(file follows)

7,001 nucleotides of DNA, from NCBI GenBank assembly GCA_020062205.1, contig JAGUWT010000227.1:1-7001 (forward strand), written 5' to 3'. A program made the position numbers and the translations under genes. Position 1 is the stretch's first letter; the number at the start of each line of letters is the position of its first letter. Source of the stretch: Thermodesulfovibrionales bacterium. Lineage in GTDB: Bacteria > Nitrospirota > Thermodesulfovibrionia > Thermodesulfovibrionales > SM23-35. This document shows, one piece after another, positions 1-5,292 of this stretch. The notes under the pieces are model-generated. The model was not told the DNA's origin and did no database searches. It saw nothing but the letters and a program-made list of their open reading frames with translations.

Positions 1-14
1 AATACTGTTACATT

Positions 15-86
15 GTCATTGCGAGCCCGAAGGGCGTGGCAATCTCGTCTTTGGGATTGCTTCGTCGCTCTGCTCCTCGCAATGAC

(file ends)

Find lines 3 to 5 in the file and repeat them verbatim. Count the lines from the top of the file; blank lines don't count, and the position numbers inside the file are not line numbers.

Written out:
1 AATACTGTTACATT

Positions 15-86
15 GTCATTGCGAGCCCGAAGGGCGTGGCAATCTCGTCTTTGGGATTGCTTCGTCGCTCTGCTCCTCGCAATGAC